listen while browsing



The WILT Archive

What I'm Listening tO

        Since I like to write, quite a few people have suggested I write a blog. But I’m not especially interested in writing about myself. I did enough of that in my book (A Cure For Gravity) and even that is as much about music as it is about me.

        Writing about music is difficult, but I still find it interesting to try. So, once a month, I’m going to write a few words about a few things I’ve been listening to. It can’t hurt, and who knows, it might even do some good.

March 2016: Jazz-Hop and Créole-Manouche

KENDRICK LAMAR: To Pimp A Butterfly


If you haven't heard this by now, you must have heard about it. I'm not much of a hip-hop fan, but I am curious, and I hope I never operate on the base level of blind prejudice. And I'm currently listening to it for the fourth time, so there's something going on here.


One thing that drew me to this album was hearing that it was 'jazzy', which to a significant extent, it is. The idea of a fusion of hip-hop and jazz is not new, though it has never really taken off (and for my taste, hasn't been done better than on Us3's first two albums). A major jazz pianist, Robert Glasper, is involved, as is an interesting multi-genre talent who calls himself Thundercat, though exactly who has done what, is a bit hard to establish. And here I go already with another one of my pet peeves, which is the increasing difficulty in the music world of knowing who to praise, or who to blame.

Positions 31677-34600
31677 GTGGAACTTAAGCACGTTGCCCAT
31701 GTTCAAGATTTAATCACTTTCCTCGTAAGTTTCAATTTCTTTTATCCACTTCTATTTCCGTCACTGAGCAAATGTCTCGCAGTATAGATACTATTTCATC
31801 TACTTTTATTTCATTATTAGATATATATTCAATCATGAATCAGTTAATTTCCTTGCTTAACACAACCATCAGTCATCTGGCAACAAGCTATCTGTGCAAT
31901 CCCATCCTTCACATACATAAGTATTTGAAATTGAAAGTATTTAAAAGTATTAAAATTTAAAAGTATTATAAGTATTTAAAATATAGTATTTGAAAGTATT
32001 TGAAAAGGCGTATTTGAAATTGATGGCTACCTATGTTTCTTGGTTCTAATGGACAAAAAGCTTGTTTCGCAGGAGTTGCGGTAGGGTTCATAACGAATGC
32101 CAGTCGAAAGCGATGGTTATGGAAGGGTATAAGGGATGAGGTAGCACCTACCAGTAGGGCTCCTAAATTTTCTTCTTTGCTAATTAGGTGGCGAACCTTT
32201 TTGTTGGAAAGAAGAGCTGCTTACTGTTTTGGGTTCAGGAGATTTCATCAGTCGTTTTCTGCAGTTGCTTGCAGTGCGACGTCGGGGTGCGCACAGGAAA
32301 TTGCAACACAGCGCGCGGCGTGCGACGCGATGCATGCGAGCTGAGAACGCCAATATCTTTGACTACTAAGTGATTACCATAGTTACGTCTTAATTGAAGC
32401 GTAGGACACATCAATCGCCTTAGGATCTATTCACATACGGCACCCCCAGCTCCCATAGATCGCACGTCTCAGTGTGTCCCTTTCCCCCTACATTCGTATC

This may be a generational complaint. Maybe I miss the time when a new album by, say, Stevie Wonder was a major event because we knew that he wrote all the music and lyrics with his own brain, sang them with his own beautiful voice, and played almost all the instruments with his own hands and feet. Music fans used to devour lyrics, credits, and liner notes. Nowadays these can be vague, incomplete, hard to track down, illegible, or simply non-existent. What surprises me, though, is not so much the technology-driven fact that this has happened, but that relatively few people seem to care. The attitude seems to be: who cares who did what? Kendrick Lamar's name is on it: give him the Grammy.


If nothing else, Lamar is clearly a clever and inventive rapper. He strikes me more as a character actor than a leading man, as he often assumes different voices and different personas. On the other hand, if you want to have a laugh at just how hopelessly uncool I am from a hip-hop point of view, I'll confess that I sometimes find myself thinking: I wish this guy would stop talking so I can listen to the music. The music – which sometimes, to me, seems completely unconnected to the words - is more varied, subtle, and unpredictable than I would ever have expected. It's harmonically quite sophisticated, and rhythmically it often has the edgy, unsettling quality of quite a lot of 'Nu Jazz'. On some tracks (Alright, for instance) the kick drum/snare drum patterns are so abstract or so sparsely repeated that they never seem to quite coalesce into a groove. Institutionalized has snare drum accents that always seem to arrive slightly late, making me question whether the beat is what I think it is, or something else. On Hood Politics the kick drum plays on an even 8th-note grid while the other rhythmic elements are 'swung'. I'm not actually crazy about this sort of thing, but at least it's not just Business As Usual.